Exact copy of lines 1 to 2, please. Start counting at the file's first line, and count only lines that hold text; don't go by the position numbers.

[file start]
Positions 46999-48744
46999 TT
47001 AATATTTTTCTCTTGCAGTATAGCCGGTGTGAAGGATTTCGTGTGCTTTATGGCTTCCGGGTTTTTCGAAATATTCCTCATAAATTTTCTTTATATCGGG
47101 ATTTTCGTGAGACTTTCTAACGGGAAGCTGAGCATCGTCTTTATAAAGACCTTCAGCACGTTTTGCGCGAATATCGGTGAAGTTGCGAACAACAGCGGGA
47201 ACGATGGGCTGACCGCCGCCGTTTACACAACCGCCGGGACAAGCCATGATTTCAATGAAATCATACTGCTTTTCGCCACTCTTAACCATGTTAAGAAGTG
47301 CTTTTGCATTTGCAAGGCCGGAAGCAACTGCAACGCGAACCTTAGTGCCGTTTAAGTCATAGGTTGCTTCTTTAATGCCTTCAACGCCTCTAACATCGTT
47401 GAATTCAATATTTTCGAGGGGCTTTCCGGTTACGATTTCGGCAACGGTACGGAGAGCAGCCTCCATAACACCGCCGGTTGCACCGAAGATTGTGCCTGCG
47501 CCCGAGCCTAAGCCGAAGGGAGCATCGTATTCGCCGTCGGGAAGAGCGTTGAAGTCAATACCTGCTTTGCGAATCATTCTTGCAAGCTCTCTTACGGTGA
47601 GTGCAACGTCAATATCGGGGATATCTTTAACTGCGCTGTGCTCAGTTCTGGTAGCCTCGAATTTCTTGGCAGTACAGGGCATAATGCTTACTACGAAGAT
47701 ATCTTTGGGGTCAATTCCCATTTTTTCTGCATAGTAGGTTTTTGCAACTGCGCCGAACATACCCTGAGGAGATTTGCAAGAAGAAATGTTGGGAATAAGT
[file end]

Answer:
Positions 46999-48744
46999 TT